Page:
The price of windows was not mentioned here at all. My main problem was with the painful installation of WIndows. You must activate your copy of Windows before you can log in.... You need an internet connection to activate your copy of Windows... You can't set up your internet because you can't log in... Catch 22! Then, when you finally get your internet connnection working, your windows key doesn't work... Then you have to find copies of a hundred other applications that you use to install them... a few months or weeks down the track things start to go heywire, and the support just isn't there.

I can appreciate that Windows is intended to be used by those people who just want to use their computer and not bother tinkering with settings to get it working 100%. I can also applaud them for the way that the Windows system hides it's inner workings so that it is easier for the basic user to use - I think Windows led the way in user friendliness which partially led to its success.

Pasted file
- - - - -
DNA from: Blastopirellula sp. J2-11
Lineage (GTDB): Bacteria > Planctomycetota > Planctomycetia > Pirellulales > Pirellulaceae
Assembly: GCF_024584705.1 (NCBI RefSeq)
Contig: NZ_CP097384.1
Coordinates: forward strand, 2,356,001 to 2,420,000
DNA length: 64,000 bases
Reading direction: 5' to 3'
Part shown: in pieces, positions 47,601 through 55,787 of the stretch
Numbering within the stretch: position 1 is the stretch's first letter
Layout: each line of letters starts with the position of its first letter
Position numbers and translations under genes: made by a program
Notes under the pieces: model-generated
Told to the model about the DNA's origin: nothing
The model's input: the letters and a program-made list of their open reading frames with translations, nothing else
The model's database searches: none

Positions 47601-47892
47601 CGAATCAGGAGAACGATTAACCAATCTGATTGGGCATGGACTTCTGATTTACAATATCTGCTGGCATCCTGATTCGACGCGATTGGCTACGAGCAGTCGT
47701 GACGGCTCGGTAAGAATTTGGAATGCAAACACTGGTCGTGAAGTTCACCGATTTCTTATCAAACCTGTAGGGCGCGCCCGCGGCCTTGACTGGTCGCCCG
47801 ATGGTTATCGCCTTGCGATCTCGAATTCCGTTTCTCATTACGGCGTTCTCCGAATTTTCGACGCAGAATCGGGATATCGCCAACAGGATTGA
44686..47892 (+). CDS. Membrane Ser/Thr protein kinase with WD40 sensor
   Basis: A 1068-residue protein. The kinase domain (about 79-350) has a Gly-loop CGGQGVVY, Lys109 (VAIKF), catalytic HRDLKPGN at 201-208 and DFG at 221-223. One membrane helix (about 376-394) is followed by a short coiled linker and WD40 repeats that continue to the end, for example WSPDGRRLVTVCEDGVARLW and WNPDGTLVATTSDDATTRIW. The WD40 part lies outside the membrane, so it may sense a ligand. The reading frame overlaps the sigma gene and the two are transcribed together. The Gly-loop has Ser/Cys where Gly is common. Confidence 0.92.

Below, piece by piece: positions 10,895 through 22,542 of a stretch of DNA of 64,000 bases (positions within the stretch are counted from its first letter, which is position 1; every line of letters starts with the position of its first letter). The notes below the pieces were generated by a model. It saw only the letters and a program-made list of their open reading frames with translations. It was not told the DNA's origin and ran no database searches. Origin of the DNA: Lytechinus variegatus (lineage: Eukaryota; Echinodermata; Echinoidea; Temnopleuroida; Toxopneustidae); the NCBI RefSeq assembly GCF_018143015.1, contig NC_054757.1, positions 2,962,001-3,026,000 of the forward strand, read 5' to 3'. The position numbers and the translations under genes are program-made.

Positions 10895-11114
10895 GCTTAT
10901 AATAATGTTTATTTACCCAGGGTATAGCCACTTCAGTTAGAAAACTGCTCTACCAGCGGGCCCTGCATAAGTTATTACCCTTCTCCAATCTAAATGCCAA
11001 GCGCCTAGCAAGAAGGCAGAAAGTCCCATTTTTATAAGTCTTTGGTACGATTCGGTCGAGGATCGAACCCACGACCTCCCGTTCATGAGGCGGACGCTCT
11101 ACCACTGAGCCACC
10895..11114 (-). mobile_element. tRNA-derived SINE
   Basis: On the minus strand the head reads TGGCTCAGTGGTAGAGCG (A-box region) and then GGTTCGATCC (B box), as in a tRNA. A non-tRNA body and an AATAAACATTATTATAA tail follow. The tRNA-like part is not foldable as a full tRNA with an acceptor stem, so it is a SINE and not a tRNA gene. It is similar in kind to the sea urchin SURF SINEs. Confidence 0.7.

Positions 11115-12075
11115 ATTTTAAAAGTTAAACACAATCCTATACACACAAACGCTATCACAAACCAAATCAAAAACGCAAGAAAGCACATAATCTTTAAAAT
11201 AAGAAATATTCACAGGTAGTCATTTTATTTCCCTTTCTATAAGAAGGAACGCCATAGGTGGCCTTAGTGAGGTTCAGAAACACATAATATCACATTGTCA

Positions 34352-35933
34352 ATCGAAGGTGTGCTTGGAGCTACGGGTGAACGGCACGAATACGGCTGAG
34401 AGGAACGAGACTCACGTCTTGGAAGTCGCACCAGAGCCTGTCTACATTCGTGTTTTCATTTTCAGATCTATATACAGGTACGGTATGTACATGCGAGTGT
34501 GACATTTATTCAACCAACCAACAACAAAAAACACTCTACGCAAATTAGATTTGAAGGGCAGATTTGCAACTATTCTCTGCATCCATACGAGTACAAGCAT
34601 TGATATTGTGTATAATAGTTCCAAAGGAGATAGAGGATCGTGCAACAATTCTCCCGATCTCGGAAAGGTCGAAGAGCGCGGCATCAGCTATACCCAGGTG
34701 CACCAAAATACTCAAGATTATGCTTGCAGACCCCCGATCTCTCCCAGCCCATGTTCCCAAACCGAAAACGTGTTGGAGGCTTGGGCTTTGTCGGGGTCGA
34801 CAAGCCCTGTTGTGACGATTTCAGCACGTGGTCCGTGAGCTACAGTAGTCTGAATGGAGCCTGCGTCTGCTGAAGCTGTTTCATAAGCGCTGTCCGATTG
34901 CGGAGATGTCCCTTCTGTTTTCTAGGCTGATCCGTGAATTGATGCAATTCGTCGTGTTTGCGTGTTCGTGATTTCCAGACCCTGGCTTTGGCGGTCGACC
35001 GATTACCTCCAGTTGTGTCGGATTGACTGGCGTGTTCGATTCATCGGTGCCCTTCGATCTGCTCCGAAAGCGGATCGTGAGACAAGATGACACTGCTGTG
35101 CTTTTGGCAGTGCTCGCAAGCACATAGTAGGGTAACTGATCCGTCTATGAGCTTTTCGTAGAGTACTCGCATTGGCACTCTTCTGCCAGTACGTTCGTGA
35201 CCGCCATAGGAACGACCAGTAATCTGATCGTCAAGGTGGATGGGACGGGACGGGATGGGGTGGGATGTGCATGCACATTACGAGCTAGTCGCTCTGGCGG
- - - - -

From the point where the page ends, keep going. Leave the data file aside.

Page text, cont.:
I don't think that they should be sacrificing the user experience for piracy prevention. I have many copies of WIndows (since 3.1 and up to Vista), many valid keys, and several CDs. It irritates me that I cannot re-install when necessary, because I can't be sure which Windows XP Home CD happened to work with this Windows XP Home key. It irritates me that if I install windows, I have to wait until the end of the installation to find out that it no longer likes my key and makes my system unusable despite having taken hours of my time as it is. I hate how Microsoft packages Windows with new systems... and provides a lovely little shiny sticker with a useless key on it... Useless because most of the time you don't get a CD with it... What use is a key without a CD? Does Microsoft not realise the need to re-install your OS to keep your system running smoothly? Then if you do happen to get a CD and a key with your PC... and then upgrade some hardware here and there, before you know it your key becomes invalid because it has been installed on too many different systems.... So who owns this Windows key and CD? Me or a computer? I own it, so I should be free to install it on as many different systems as I like, without any problems, provided that it is only on one system at a time.